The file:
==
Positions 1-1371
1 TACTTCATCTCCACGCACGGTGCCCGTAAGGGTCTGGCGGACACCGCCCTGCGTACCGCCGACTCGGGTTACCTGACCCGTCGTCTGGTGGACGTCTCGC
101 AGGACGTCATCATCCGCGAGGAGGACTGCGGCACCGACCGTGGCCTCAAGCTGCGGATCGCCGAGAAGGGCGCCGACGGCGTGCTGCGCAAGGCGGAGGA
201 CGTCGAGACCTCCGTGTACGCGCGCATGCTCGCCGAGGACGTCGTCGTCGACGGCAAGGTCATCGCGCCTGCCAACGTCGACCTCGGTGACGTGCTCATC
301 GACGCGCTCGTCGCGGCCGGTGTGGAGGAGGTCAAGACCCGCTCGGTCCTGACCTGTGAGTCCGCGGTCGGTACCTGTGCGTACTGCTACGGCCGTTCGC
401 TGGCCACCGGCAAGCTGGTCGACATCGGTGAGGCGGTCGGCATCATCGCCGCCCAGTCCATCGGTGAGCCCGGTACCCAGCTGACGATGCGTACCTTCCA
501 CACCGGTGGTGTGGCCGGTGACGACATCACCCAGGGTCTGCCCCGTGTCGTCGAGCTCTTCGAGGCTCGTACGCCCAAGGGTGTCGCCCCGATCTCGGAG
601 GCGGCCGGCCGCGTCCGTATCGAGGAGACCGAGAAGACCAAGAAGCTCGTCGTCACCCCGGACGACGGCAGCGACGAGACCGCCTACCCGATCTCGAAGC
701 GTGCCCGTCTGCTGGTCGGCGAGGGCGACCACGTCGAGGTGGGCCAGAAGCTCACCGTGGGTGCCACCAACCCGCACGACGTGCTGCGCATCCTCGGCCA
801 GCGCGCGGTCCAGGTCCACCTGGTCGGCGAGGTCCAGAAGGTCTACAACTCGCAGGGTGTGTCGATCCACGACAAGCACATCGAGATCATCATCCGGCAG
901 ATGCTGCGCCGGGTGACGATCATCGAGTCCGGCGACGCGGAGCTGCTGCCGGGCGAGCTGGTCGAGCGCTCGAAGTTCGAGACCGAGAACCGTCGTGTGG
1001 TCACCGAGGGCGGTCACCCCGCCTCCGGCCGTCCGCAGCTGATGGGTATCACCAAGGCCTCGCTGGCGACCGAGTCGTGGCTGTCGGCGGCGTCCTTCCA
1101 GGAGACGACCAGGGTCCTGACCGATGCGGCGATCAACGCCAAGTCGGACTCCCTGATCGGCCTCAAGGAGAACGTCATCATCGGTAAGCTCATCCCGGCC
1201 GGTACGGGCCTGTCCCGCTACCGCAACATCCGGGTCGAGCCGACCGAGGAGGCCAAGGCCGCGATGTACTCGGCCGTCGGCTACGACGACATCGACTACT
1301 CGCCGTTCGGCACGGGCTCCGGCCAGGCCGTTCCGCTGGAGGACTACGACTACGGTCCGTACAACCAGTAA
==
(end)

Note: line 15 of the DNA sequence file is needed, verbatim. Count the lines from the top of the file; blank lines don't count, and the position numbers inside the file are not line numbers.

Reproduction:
1301 CGCCGTTCGGCACGGGCTCCGGCCAGGCCGTTCCGCTGGAGGACTACGACTACGGTCCGTACAACCAGTAA